Friday, January 7, 2010. 7:30 pm
Some of us chugged a beer or cheapy white wine or cash-only whiskey at the Blue Moon before venturing over the I-5 bridge and filtering into Open Books’ long corridor, familiar to most Seattle poetry-lovers, which was packed beyond privacy with bodies and anticipation well before the reading’s start. Co-owner Christine Deavel declared us officially full at 7:25 and shut the door. Her husband and host John Marshall readied the microphone and the woman in front of me said, “I hope this isn’t a night the fire department happens by.”
There was a steady but starving quality to Lerner’s reading voice as he worked his way through the first long section of Mean Free Path (Copper Canyon Press, 2010). “In physics,” he explained, “the ‘mean free path’ of a particle is the average distance it travels before colliding with another particle,” and an audience-member took or tightened a notch on his belt buckle (it’s hard to say). Among the most obvious ways that the poetry interacts with its title and theme is the deliberate lack of sentence completion at the end of a stanza, giving me, among other stomach twists, the feeling that comes when someone says “thank you” when I’ve just said “thank you” and neither of us knows quite what to say next but is racing back over what’s been said already.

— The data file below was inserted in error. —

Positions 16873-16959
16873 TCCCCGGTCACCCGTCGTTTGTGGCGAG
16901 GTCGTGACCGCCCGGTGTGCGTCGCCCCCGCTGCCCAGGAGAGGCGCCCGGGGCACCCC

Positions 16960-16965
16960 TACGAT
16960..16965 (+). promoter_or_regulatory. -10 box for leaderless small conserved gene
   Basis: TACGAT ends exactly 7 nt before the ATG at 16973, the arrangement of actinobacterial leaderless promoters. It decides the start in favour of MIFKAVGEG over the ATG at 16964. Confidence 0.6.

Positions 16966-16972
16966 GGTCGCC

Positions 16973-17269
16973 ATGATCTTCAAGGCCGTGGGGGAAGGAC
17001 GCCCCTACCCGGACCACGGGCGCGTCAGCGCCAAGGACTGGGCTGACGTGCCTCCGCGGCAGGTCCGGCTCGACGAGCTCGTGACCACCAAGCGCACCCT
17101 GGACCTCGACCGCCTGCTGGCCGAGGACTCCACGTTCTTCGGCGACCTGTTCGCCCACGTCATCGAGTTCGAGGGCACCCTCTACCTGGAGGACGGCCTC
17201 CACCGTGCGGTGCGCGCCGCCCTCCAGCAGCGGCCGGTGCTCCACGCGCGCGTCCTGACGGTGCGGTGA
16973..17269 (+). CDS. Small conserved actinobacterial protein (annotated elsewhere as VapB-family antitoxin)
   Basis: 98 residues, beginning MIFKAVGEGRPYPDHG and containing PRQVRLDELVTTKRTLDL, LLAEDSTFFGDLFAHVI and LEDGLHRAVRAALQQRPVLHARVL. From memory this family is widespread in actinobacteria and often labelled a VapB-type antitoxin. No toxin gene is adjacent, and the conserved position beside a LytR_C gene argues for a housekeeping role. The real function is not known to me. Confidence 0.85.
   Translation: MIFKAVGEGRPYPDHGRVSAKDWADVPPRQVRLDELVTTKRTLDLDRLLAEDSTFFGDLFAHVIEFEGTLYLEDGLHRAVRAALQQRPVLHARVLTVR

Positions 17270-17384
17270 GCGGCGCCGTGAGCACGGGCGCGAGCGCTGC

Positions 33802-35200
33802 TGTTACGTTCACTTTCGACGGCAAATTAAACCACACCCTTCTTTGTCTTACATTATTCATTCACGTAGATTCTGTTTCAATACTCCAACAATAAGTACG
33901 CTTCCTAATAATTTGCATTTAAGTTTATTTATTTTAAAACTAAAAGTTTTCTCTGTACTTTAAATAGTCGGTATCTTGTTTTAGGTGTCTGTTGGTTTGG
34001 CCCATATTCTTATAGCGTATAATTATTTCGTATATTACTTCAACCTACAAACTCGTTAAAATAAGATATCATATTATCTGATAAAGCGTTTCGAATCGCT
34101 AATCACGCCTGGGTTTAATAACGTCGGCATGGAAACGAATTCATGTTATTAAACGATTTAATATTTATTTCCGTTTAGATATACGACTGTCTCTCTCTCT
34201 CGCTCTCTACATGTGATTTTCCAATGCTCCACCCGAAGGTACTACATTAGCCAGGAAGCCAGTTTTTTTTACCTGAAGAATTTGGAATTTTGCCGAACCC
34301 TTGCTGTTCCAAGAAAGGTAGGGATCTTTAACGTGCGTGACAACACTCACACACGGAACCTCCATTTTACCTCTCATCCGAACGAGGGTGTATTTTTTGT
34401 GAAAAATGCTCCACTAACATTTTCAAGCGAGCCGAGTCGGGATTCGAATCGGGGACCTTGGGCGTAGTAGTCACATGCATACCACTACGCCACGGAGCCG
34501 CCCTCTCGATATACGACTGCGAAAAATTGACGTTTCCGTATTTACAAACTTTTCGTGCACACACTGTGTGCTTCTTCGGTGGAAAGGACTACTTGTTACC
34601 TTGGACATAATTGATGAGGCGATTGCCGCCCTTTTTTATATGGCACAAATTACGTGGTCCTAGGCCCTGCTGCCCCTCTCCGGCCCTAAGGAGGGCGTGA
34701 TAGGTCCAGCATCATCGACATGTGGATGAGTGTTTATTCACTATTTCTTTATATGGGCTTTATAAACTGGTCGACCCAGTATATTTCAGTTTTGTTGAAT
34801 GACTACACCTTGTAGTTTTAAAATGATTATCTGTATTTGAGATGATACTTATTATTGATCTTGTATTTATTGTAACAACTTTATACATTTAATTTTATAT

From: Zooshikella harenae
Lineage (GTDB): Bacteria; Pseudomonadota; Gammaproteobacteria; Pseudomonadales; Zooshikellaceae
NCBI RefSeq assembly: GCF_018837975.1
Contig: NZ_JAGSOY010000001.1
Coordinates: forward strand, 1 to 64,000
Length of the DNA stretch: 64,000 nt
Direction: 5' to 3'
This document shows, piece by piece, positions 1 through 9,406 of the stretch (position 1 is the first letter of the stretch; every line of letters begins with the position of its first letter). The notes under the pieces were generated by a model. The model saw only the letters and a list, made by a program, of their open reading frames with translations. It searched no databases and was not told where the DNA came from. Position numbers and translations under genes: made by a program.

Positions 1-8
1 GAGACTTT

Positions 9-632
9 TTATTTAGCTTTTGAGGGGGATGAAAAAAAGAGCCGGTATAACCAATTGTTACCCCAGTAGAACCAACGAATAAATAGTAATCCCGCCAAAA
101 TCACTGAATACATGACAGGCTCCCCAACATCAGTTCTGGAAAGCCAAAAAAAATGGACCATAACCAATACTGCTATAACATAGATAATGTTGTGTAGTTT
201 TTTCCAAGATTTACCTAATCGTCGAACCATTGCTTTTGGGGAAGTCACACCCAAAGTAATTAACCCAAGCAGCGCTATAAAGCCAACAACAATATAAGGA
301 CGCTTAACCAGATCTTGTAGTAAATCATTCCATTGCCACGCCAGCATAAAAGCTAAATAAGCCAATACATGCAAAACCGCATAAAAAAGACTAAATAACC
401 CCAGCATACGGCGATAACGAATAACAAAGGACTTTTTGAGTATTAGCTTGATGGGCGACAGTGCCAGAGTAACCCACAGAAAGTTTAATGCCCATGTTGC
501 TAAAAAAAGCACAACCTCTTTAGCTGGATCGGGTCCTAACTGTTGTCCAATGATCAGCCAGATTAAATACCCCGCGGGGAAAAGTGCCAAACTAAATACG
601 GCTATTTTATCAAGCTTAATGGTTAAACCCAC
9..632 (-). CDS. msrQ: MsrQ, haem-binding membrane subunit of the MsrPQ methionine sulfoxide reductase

The listener, much like an MTA-goer in the Brooklyn Lerner principally writes of, gets lulled into a space between a self and a city, a highly ordered network of associations and sensations driven by his conflagration of high-speed esoteric with the kind of all-day language we spit and mumble, word-strings that he borrows then repeats and then recombines.
The kind of ecstatic sense of being spoken to and of and by simultaneously which was so strongly implied in the work was explicitly referenced in Lerner’s last piece, a new poem called “Rotation.” He spoke of a sort of Whitmanian fantasy in which he is attempting to create the model or ‘I’/eye that is transpersonal, “capable of articulating epic tasks for a population and not just private desires or emotions.” In this poem, the primary characteristics of Lerner’s work come together with a sense of purpose—the repetition of words and images that generate both pattern and surprise become a technique to create the many bodies (eyes, mouths) of a population; the quirk in specificity of similes such as “it’s like smoking with a patch on” is the sort of under-bootsoles intimacy in which the speaker is both himself and everyone else; and the grammatically incomplete sentences (to which I scribbled in my journal during the reading Ben Lerner what are you(,) afraid to finish) becomes a sort of acknowledgement against omnipotence, that this speaker is decidedly not the designer, that he cannot report on endings or future, that he is [merely] the writer of a poem “its figure in slow rotation” in which “each of us carries a volume.”
— EC & KO